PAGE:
A UK Biobank research published in the open-access journal ‘BMJ Open Respiratory Research’ has revealed that poor sleep might increase a person's genetic predisposition to asthma, potentially doubling their chance of being diagnosed with the illness.
A healthy sleep pattern seems to be linked to a lower risk of asthma, prompting the researchers to suggest that spotting and treating sleep disorders early on might lessen the risks, irrespective of genetic predisposition. People with asthma often report sleep disturbances, including broken/short sleep and insomnia. But it's not clear if sleep quality itself might influence asthma risk or whether healthy sleep patterns might lessen this risk, say the researchers.
In a bid to find out, they drew on 455,405 UK Biobank participants who were between 38 and 73 years old. Participants were asked about their sleep patterns based on five specific traits: early or late chronotype ('morning lark' or 'night owl'); sleep duration; insomnia; snoring; and excessive daytime sleepiness.
A healthy sleep pattern was defined as early chronotype, clocking up 7-9 hours of sleep every night; never or rare insomnia; no snoring; and no frequent daytime sleepiness.
Based on their responses, 73,223 people met the criteria for a healthy sleep pattern, 284,267 had an intermediate sleep pattern, and 97,915 had a poor sleep pattern.
The genetic makeup of all UK Biobank participants is routinely mapped, and a genetic asthma risk score for each of the 455,405 people in this study was drawn up according to the number of genetic variants associated with asthma in their genome.
Around 1 in 3 participants were classified as 'high' genetic risk (150,429) and another third (151,970) as 'intermediate' risk. The remainder were classified as 'low' risk.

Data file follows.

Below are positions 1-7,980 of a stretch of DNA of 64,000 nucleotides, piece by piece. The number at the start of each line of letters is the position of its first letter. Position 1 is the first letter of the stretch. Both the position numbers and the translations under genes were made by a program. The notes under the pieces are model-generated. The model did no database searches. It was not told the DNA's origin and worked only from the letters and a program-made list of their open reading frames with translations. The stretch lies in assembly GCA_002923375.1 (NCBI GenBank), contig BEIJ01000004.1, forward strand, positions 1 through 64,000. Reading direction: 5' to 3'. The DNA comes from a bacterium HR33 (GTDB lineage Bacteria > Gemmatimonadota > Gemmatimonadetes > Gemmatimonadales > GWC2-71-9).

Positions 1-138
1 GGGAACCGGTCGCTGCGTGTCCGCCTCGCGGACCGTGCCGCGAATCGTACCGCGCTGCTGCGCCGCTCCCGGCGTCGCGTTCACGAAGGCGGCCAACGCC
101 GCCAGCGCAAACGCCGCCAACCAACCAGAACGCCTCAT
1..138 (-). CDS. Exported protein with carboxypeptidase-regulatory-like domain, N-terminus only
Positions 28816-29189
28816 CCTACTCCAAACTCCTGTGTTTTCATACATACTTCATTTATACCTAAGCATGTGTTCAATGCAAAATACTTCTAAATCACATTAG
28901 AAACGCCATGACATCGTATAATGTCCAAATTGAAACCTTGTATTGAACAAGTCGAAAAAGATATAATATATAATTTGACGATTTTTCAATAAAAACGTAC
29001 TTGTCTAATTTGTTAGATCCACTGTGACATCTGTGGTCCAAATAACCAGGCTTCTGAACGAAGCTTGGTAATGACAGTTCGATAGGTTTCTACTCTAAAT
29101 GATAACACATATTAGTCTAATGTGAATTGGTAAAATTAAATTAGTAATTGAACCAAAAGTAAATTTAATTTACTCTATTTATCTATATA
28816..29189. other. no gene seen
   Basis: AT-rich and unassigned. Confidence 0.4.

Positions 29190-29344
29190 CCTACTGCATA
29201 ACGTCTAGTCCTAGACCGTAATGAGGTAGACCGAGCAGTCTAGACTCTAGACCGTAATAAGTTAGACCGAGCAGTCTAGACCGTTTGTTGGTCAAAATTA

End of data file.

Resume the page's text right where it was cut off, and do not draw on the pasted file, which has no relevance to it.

During just under nine years of monitoring, 17,836 people were diagnosed with asthma. They were more likely to have potentially influential risk factors than those not diagnosed with the condition.
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These were: lower levels of education and a greater likelihood of unhealthy sleep traits and patterns; obesity; higher genetic asthma risk scores; higher levels of smoking and drinking; high blood pressure, diabetes, depression, acid reflux, and greater exposure to air pollution.
The association between sleep and asthma may be two-way, offering possible explanations.
"The negative impact of sleep disorders on asthma, which is generally considered a chronic inflammatory disease, might be mediated by sleep-induced chronic inflammation. Previous studies have demonstrated that sleep disorders, such as unfavourable sleep duration and insomnia, are associated with chronic inflammation.
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"In theory, the immune response to inflammation could generate pro-inflammatory cytokines that result in cellular infiltration and airway inflammation, further increasing the risk of asthma," they write.